Burn notice: Fire’s reality in the 21st century
NOTE: This text is reblogged without any changes from an article written by Hugh Biggar (Landscape News) about IUFRO Occasional Paper 32 – Global Fire Challenges in a Warming World, at https://news.globallandscapesforum.org/34468/burn-notice-fires-reality-in-the-21st-century/.
As a result of the extreme weather driven by climate change, fires are an increasingly common fact of life globally – one that calls for new approaches to living with fire, according to a report developed by a multinational team of experts.
“Data shows a trend of increasing frequency and intensity of uncontrolled fires adversely affecting biodiversity, ecological systems, human well-being and livelihood, and national economies,” says the report from the International Union of Forest Research Organizations (IUFRO) and the World Bank’s Program on Forests (PROFOR). Read more…
Latest in forest science to be showcased in Brazil
IUFRO Spotlight issues up to September 2019 will primarily focus on the XXV IUFRO World Congress that will take place on 29 September – 5 October 2019 in Curitiba, Brazil.
Individual Congress sessions will be highlighted in order to draw attention to the broader Congress themes, the wide variety of topics that will be addressed at the Congress and their importance on a regional and global scale.
For the first Spotlight in this series we have invited Dr. Jerry Vanclay, Chair of the IUFRO World Congress Scientific Committee, to offer a sneak peak of the attractive and comprehensive technical program and talk about his personal expectations of the Congress.
The Forest Service of the U.S. Department of Agriculture has recently published “…the most comprehensive assessment covering the production and management of non-timber forest products (NTFPs) and resources – as well as the cultural, social, economic, and policy dynamics that affect them.” The assessment covers every state in the U.S.
But the findings can be utilized far beyond the U.S. borders. Read more…
Many centuries ago, a Greek philosopher noted that change is the only constant in life.
And change is brought about, in many instances, through discourse.
Discourse has been described in part as: “an ensemble of ideas, concepts and categories through which meaning is given to social and physical phenomena…”
According to this definition, discourse refers to a particular set of related ideas, which are shared, debated and communicated using different formats.
Through various discourses, we can discover fresh information and be introduced to new and different perspectives. We are able to gain experience and insight. As a result, our thinking, our attitudes, and our approaches toward various issues can evolve and change.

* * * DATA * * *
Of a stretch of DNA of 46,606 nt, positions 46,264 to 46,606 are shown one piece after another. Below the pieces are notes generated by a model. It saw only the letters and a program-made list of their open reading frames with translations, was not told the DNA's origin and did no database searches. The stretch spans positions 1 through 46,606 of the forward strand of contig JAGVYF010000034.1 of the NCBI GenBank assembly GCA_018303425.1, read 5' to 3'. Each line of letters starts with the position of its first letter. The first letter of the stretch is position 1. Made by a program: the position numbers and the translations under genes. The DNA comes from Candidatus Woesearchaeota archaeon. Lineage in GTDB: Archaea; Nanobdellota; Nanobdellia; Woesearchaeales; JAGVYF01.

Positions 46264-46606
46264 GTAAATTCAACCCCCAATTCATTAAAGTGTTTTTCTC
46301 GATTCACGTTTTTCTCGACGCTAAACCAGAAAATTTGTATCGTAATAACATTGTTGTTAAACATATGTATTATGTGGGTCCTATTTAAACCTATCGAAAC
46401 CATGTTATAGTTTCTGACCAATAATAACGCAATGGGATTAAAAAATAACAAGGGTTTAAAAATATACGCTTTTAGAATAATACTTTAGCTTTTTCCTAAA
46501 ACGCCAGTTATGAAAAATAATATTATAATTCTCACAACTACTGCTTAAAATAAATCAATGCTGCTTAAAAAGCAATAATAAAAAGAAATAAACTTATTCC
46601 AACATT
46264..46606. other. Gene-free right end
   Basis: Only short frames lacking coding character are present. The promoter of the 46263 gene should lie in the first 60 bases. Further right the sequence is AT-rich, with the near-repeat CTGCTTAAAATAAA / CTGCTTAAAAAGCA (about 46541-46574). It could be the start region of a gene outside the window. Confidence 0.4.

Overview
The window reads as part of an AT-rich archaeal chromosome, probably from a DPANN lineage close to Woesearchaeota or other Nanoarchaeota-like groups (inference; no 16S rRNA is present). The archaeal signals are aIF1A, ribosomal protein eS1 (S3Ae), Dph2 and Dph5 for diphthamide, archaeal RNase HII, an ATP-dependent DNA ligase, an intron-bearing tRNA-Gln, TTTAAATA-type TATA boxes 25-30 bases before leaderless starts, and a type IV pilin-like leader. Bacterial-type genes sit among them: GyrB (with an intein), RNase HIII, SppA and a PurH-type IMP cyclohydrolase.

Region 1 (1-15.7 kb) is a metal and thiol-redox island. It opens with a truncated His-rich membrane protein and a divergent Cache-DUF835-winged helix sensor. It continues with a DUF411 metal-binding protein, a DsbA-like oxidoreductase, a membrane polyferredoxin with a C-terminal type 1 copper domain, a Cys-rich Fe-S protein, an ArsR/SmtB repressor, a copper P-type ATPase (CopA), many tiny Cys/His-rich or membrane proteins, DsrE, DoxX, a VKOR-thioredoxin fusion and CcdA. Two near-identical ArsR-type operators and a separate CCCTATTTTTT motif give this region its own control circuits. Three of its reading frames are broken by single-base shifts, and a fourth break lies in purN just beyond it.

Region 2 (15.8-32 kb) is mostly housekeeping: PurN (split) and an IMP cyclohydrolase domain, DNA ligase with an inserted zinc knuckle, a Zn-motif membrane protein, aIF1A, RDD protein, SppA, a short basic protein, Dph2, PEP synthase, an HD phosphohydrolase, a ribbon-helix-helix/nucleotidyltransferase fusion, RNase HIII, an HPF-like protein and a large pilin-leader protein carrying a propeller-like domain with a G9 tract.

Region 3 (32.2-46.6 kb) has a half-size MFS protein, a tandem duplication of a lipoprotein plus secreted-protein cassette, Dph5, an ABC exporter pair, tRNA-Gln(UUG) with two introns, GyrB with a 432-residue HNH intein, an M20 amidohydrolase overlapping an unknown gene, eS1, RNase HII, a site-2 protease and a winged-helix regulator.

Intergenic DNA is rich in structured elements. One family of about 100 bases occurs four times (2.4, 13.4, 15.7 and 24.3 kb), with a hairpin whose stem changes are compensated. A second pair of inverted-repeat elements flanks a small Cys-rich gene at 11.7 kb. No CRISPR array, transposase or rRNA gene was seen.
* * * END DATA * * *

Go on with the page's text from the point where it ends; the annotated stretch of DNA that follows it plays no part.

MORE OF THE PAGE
Certainly the ways in which forests are viewed, managed and developed have changed as the discourses concerning them have evolved. Read more…
NOTE: This text is reblogged from a blog coauthored by Vincent Gitz (FTA) and Alexander Buck (IUFRO) about the Rainfall Recycling as a Landscape Function: Connecting SDGs 6, 13 and 15 discussion forum at GLF2017: http://foreststreesagroforestry.org/fta-and-iufro-highlight-cooperation-at-global-landscapes-forum/
The CGIAR Research Program on Forests, Trees and Agroforestry (FTA) and the International Union of Forest Research Organizations (IUFRO) are strengthening their collaboration to increase understanding and promote the role and value of forests and trees in landscapes.
At the recent Global Landscapes Forum (GLF) in Germany, FTA, IUFRO and the Swedish International Agricultural Network Initiative (SIANI) organized a Discussion Forum titled Rainfall Recycling as a Landscape Function: Connecting SDGs 6, 13 and 15. Read more…
IUFRO All-Division 7 Meeting at the 125th Anniversary Congress
An Interview with Division 7 Coordinator Eckehard Brockerhoff of Scion (New Zealand Forest Research Institute)
——– Read more…
NOTE: This text is reblogged from Boris Rantaša’s blog post at https://rantasa.me/2017/09/26/forest-science-is-alive-and-well-10-points-from-iufro-2017/
September 26, 2017 – BORIS
From 17. to 22. September 2017 I took part in the IUFRO 125th Anniversary Congress in Freiburg, Germany. IUFRO stands for International Union of Forest Research Organization and is the oldest scientific union in the world. The congress presented the state of the art in forest research, development and practice.
I have tried to sum up what I learned at the congress in the 10 points below: Read more…
INTERVIEW with keynote speaker Dr. Hojka Kraigher,
Slovenian Forestry Institute, SLOVENIA
Keynote Plenary Session 2
Friday, 22 September, 10:30 – 12:00
Rolf Böhme Saal (Konzerthaus Freiburg)
“Hidden biodiversity and forest dynamics”
INTERVIEW with keynote speaker Dr. Werner Kurz,
Canadian Forest Service (Natural Resources Canada), Canada
Keynote Plenary Session 1
Thursday, 21 September, 10:30 – 12:00,
Rolf Böhme Saal (Konzerthaus Freiburg)
“The potential contribution of the forest sector to climate change mitigation”
“The portfolio of goods and services from forests is now very different to that two decades ago; yet there is a disconnect between the institutional framework and these new forms of forest use, leading to efficiency, equity and legitimacy deficits,” said Dr. John Innes, Dean of the Faculty of Forestry at the University of British Columbia, Canada.
The changes – from forest planting and forest harvesting and operations, to forest use and forest products – occur at different levels. Today, forests produce a complex array of products from forest ecosystem services to timber and bio-products.
Market values are increasingly being attached to forest ecosystem services and this is changing the value systems associated with forestry. Read more…